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Scott Kelly/NASA via AP

The first entangled pair of photons has been sent from an orbiting satellite to Earth, scientists reported today. It's a step toward sending quantum keys from satellites — an approach that has been heralded as a secure way to encrypt communications because they can't be cracked by ever-improving computer algorithms.

What they did: A laser on China's Micius satellite, which launched last year and is dedicated to studying quantum satellite communications, spit out pairs of entangled photons from its position 500 km above Earth. Two telescopes on Earth - about 1200 km apart — then had 5 minutes each day to look for them as the satellite passed over both telescopes. They found that paired photons survived the journey through Earth's atmosphere and detected 1 entangled pair per second out of the 6 million sent in that time.

How this all works: Two people looking to communicate would first generate a quantum key. One person receives one of the entangled photons in the pair and the other person gets the other. When they measure the photons they receive, they obtain bits of information that are strung together to create a key that they then both have and can use to encrypt and decrypt a message. A portion of the key can be shared publicly to check if it has been compromised - if someone tries to intercept the communication at any point, they would then see a difference between their strings.

The real problem: The feat, while an important proof of concept, doesn't address one of the biggest problems with quantum communications, says Caltech's John Preskill. These messages currently can't be sent long distances.

Using an optical fiber, photons carrying a quantum signal can only make it about 100 km before the light dissipates. Similar to optical telecommunications here on Earth, quantum systems need repeaters that can amplify the message so it can be passed long distances. But amplifying a quantum message in the same way we do optical ones would effectively destroy it. That's why researchers are eyeing satellite-based communication. The reported 500 km from space is an improvement over optical and another study published today measured quantum signals from a satellite 38,000 km away to a single point but in deploying a global network, which would likely combine optical fiber and satellites, the repeater problem stands.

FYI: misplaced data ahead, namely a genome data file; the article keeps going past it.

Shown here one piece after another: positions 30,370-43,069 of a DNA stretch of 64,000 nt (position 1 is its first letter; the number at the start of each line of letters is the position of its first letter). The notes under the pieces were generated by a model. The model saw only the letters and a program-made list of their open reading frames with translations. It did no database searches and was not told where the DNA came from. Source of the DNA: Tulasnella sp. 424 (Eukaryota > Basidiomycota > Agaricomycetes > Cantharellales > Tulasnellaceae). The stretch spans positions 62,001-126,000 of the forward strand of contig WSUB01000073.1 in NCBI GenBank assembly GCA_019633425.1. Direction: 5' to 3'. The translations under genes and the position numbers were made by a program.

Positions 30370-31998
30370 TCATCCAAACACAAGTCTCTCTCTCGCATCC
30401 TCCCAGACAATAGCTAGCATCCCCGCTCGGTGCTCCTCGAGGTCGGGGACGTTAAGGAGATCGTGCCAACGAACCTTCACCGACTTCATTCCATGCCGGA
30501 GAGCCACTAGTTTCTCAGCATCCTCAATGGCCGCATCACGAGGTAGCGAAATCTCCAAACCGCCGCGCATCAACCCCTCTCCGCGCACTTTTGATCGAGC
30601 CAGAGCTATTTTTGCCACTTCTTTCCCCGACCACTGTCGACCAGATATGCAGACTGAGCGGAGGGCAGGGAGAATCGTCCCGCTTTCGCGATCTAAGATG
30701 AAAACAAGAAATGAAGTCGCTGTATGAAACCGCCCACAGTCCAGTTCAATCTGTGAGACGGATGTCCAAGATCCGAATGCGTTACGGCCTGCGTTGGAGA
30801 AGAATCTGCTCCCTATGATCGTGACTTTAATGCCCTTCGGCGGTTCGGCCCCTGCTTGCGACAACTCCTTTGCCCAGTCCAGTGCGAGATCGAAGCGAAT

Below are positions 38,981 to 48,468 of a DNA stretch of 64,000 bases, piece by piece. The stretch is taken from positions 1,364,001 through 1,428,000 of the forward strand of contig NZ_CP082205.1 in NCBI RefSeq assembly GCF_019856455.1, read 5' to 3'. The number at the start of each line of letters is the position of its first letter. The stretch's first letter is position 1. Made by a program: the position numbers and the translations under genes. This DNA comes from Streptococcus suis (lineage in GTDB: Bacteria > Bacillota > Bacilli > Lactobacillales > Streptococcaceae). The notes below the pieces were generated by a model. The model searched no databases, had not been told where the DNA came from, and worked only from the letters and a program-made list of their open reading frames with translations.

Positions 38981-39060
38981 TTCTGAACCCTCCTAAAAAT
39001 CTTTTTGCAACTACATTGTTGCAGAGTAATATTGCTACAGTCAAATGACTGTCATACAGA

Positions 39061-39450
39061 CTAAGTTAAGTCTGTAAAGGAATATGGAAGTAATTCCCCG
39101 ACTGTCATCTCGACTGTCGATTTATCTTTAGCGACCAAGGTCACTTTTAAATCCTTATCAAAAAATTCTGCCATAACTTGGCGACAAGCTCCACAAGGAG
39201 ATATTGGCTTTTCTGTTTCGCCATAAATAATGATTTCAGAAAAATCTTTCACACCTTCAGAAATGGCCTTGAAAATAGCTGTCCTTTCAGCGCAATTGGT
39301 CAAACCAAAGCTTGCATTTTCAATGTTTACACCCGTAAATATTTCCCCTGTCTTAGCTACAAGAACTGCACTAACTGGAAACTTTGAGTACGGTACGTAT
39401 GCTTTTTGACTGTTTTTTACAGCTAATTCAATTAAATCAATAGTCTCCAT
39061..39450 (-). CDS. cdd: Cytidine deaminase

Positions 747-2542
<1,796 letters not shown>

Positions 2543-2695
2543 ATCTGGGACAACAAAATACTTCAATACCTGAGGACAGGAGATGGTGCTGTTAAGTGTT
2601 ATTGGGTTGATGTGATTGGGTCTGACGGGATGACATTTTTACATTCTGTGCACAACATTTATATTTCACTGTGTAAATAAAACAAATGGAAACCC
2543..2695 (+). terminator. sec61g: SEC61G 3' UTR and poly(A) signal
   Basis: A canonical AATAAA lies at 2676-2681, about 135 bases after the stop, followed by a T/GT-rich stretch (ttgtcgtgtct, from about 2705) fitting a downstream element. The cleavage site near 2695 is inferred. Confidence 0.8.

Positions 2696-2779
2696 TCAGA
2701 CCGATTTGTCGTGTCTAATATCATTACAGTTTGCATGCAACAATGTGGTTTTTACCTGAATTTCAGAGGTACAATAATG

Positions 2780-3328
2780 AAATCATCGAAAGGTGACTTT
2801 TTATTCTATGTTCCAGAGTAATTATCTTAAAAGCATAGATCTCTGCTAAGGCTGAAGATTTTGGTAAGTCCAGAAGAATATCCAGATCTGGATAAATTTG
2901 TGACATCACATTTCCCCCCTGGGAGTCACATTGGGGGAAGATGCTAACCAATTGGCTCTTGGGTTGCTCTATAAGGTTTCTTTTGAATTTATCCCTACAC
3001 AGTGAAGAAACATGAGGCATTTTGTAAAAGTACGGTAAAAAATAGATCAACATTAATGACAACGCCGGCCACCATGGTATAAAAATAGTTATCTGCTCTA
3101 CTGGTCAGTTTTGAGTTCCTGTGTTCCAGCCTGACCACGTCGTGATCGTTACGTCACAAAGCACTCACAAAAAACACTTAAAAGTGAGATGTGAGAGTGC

A prediction: Preskill says it is more likely we will first come up with another form of encryption for communication. "There will be other ways of doing classical public key crypto systems that we won't know how to break with quantum computers."

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Illustration: Aïda Amer/Axios

Last week's revelation of a new cyberattack on thousands of small businesses and organizations, on top of last year's SolarWinds hack, shows we've entered a new era of mass-scale cyber war.

Why it matters: In a world that's dependent on interlocking digital systems, there's no escaping today's cyber conflicts. We're all potential victims even if we're not participants.

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Wealthy private citizens are increasingly becoming the arbiters of who can go to space — and some of them want to bring the average person along for the ride.

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A year after the coronavirus abruptly shut down much of the country, Americans are watching for a clear signal of when the pandemic will be over — and most won't be ready to ditch the masks and social distancing until they get it, according to the latest installment of the Axios/Ipsos Coronavirus Index.

The big picture: The poll found that more Americans are expecting the outbreak to be over sooner rather than later, as vaccinations ramp up throughout the country — but that very few are ready to end the precautions that have upended their lives.

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